By Guest Author 22/01/2020


Judy Kavanagh

Do you remember your first day at school? The education I received was for a very different world than the world of today.

Along with huge social shifts there have been big changes in the New Zealand economy and the work people do. There are occupations unheard of in the 1970s, while other occupations have all but disappeared.

On the first day back in 2020, a host of eager five-year-olds will form part of the 60 000 strong cohort of Year 1 students starting their learning journey at New Zealand schools. These young people will not finish their secondary schooling until at least 2030, and not retire – if there is still such a thing! – until approximately 2080.

It’s inevitable that a lot of change will happen between now and 2080, both in terms of models of education as well as in the world of work. But a core role of any education system should be to prepare young people for the work of the future – as uncertain as that may be.

How well the education system does this task is the topic of the Commission’s latest draft report, out today. So, what did it find?

First, the report highlights the desirable characteristics of an education system for the future of work. Instead of attempting to predict the future, one of the goals of the education system should be to prepare people to be adaptable and manage change as it happens.

A good education system empowers people to learn new skills, and enables them to make well-informed choices and avoid closing off viable options inadvertently, unnecessarily or too early. An education system that does this provides a strong foundation of core skills, a well-implemented and coherent curriculum, well-guided and clear learning and career pathways, with the ability to keep options open and change course.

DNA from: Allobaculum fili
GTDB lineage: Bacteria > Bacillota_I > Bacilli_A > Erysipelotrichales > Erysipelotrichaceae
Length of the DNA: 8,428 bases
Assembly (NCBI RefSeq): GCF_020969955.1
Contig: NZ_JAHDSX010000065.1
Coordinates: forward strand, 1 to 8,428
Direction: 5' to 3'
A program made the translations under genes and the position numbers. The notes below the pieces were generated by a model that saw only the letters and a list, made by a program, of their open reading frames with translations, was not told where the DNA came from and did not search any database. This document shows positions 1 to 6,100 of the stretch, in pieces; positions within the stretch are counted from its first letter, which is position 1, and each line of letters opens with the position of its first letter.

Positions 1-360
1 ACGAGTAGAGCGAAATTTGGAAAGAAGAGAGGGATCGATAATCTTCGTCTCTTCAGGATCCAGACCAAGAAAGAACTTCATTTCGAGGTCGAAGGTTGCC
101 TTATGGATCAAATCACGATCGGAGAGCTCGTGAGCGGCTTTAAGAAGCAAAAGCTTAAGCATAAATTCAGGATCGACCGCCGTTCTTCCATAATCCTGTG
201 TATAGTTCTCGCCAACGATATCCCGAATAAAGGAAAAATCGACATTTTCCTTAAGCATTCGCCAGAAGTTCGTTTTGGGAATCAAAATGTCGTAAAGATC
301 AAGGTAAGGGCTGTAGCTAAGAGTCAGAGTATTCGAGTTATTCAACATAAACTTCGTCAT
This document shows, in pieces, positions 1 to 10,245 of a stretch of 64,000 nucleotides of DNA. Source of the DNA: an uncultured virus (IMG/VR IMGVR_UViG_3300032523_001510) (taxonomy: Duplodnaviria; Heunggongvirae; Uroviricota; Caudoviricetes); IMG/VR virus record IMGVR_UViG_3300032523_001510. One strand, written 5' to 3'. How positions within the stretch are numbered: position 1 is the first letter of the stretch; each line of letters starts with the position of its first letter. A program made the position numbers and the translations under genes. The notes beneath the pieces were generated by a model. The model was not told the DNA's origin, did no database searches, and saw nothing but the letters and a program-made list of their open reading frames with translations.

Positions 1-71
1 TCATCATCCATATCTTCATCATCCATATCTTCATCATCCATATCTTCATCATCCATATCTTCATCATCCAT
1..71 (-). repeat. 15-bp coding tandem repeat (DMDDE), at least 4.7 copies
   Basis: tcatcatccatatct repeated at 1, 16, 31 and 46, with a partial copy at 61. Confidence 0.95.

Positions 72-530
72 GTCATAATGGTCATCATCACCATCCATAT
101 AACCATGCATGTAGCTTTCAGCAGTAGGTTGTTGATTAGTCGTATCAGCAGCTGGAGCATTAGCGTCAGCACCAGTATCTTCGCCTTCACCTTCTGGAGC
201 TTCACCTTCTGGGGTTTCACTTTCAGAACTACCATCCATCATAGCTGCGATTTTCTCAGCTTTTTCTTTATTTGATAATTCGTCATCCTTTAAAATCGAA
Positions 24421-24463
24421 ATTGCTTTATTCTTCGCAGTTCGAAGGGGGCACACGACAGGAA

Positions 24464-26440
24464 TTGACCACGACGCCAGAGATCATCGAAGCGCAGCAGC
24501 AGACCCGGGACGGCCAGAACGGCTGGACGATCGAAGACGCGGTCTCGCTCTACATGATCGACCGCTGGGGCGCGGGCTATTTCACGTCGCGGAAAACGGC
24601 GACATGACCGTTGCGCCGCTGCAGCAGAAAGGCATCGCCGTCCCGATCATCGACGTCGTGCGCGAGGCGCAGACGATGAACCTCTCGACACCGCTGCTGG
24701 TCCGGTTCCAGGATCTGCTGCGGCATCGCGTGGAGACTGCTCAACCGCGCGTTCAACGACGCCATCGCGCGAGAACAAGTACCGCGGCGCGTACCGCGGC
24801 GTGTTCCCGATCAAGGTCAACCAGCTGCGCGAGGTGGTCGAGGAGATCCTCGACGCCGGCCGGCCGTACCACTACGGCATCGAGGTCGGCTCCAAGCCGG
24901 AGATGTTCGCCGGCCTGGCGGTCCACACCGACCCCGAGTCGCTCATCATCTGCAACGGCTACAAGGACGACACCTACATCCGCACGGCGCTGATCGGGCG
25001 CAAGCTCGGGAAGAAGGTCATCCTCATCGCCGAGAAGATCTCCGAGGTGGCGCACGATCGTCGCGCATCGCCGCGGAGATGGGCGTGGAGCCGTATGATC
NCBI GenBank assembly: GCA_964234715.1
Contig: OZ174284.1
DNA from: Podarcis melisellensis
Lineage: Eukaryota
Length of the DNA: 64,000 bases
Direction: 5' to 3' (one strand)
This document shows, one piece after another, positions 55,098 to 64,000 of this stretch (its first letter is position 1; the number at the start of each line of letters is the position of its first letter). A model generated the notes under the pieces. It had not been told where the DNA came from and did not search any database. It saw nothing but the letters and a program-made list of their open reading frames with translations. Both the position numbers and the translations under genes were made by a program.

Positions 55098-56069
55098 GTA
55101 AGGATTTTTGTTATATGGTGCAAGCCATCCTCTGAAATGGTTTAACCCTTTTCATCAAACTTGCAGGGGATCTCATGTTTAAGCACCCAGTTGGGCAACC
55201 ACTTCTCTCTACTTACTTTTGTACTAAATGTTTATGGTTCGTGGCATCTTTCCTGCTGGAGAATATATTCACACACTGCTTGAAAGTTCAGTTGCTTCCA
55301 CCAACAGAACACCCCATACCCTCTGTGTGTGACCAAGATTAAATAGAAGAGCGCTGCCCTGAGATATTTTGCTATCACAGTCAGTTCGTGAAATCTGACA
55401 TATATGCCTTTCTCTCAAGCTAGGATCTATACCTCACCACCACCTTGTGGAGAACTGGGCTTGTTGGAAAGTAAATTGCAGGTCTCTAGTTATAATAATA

Taking a “future of work” perspective, the report notes several areas of concern.

The system is not performing well in developing core skills for some learners or in addressing the persistent long tail of underachievement between the highest and lowest performing students.

There has been a system-level failure to properly implement the national curriculum in all schools. Phased implementation of the New Zealand Curriculum’s key competencies is far behind intended timeframes. I’ve included here, a diagram showing how far behind we are.

teaching of key competencies
Fig 1: Where schools with Years 1-8 students are in the teaching of key competencies in 2018. Source: ERO (2019); McDowall & Hipkins (2018).

Research undertaken for the inquiry shows how alternative pathways into work can be obscured by the more “well-lit” pathway towards university. In schools, timetabling constraints and regulatory requirements (especially those related to University Entrance) mean that vocational pathways receive less attention, respect and resources. More on that in my next post.

The Commission identifies opportunities for reform (given that we appear to be in a period of reform to the New Zealand education system – there’s the reform of vocational education, and the review of Tomorrow’s Schools):